Tom Soter in Legal/Financial
It was in August 2013 that the unexpected occurred: a fire broke out. Although the fire was soon contained, there was a new problem. The company that repaired the damaged units also performed the mold remediation. But, nearly 12 months later, the board was unhappy with the results. "They had not done a good job," recalls Peg Conover, the board's president for the past seven years.
"They didn't do it properly, and the end result was that the building [still] had a significant amount of mold," says Lisa Cordasco, president of New Crystal Restoration, the company that redid the work. "The industry standards are that you have to provide drying records indicating the condition of the premises on a daily basis and check, just make sure that the moisture level is going down to an acceptable level. That wasn't done. Then the management company, Prime Locations, and the building co-op president contacted us."
Conover says that the board had found New Crystal Restoration by word of mouth. "Our project manager went over to the site, did a walkthrough with the super," Cordasco says. "We identified visually things that were of concern. Then we worked in conjunction with an independent hygienist, who came in and did sampling at the site to validate the mold, and find the extent of the mold; then the hygienist provided us with a scope of services. We took that scope and worked within those guidelines and parameters, to make sure that we didn't do too much or too little and to make sure that was done satisfactorily.
"Once we completed our job, the hygienist, who again is independent, who is not affiliated with our company and doesn't care whether we pass or fail, does the sampling and then took the results to an independent lab, and they came back and said we passed. Property owners, management companies, and unit-holders should know about those procedures. Because you want to make sure that too many hands are not in the pot; you want an outside judge; it's self-serving if the person that does the testing also does the remediation. Because, what is their incentive not to pass?"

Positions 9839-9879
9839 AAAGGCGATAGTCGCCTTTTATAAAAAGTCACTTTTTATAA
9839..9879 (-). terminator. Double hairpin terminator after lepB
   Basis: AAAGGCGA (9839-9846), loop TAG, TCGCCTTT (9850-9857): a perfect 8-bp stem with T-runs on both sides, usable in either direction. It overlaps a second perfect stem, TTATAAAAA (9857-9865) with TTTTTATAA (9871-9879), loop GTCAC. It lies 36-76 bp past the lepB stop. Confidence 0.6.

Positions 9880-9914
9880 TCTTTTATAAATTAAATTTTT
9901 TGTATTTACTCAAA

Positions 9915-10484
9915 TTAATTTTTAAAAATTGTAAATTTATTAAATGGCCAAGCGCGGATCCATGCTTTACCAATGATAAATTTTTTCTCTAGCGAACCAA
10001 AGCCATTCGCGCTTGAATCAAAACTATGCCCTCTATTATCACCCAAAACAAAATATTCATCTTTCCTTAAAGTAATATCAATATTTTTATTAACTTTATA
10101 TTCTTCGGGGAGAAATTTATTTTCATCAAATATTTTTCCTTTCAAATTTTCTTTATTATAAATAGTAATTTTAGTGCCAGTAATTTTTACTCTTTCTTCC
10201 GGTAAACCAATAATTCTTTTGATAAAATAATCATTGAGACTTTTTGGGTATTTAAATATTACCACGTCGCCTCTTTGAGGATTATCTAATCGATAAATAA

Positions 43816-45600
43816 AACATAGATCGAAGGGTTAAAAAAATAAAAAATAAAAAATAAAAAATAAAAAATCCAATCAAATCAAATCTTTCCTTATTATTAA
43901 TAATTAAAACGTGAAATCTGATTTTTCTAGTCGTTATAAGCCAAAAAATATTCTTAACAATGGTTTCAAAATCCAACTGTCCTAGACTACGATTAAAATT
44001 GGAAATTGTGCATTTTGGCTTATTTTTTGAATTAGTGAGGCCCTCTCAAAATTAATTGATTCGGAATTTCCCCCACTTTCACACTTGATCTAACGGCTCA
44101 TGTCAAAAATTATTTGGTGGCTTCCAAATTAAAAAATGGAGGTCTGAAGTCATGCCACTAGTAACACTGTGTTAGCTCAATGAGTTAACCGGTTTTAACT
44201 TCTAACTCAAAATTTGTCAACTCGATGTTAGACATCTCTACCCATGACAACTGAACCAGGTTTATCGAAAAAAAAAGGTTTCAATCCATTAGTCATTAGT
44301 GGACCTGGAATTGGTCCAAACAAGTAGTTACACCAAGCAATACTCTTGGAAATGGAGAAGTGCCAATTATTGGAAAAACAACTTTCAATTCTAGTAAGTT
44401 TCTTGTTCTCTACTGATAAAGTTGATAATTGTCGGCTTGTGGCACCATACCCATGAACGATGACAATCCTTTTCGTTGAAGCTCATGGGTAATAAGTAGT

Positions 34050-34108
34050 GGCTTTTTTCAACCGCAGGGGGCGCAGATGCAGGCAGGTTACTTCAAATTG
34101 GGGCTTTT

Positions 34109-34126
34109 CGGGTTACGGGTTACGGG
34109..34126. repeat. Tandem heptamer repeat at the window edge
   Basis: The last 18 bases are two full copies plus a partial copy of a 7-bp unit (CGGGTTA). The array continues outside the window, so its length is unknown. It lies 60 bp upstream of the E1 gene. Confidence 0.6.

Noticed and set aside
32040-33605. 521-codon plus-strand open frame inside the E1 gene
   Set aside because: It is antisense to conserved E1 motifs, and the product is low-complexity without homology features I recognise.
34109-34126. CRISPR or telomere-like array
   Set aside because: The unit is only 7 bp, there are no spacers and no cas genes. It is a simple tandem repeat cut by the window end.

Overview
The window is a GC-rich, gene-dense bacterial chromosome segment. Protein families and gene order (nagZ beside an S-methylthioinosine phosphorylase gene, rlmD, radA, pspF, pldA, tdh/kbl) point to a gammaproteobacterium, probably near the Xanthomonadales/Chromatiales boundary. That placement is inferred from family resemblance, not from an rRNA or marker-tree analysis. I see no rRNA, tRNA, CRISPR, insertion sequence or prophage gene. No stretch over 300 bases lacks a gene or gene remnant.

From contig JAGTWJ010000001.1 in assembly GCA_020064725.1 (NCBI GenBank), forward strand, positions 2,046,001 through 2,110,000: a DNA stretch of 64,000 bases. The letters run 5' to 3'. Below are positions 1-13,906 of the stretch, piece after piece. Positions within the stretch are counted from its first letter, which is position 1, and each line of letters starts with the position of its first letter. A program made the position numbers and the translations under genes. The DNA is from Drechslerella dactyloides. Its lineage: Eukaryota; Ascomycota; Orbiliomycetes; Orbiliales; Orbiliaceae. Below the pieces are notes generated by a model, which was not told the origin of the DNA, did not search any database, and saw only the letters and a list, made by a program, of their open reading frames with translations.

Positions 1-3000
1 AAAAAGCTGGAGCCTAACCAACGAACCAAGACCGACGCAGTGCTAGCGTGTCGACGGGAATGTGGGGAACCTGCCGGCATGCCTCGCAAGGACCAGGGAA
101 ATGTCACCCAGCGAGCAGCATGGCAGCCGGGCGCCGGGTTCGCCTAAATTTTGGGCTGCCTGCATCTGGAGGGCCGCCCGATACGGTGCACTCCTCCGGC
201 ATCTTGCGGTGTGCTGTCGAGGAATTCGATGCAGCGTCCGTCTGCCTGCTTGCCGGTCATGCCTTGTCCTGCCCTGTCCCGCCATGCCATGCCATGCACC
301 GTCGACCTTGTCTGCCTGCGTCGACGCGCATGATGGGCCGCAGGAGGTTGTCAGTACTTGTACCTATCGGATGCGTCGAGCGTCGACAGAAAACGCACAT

It was a laborious project, which began on September 16, 2014 and ended about three days later at a cost of $32,000. "It was very intense, what with coordinating between their insurance company and the board president. There were many layers of people involved with the process," observes Cordasco. "It was complicated because you had to get lots of parties to sign off and approve work, and approve scope, and approve budget. There were dozens of meetings, and phone calls, and interactions before we started. Once we get approval that the funds are going to be available, that the job is either going to be paid for directly by the management company or the insurance company, we're on it. We get in, we get out. We don't want to prolong our stay there. It's not cost-effective for us to continue to be at a site."
The work on the mold remediation led to additional work. "If we have a pipe break and there is a potential for the mold to grow, we will bring them in and clean it up," says Conover. "Before the mold grows, we will bring Lisa's company in to dry the building out."
There is one unusual feature about New Crystal Restoration: it uses green products in its work. "Most, if not all of our competitors use traditional products, which are effective, but they [can be] toxic," says Cordasco. "If we do a water extraction project, then we have to, which we always do, disinfect, and apply antimicrobial, which prevents the growth of mold. The product that we use is green; it's botanical-based. You could drink the products that we use." Not that you'd want to.
Photo courtesy of New Crystal Restoration.
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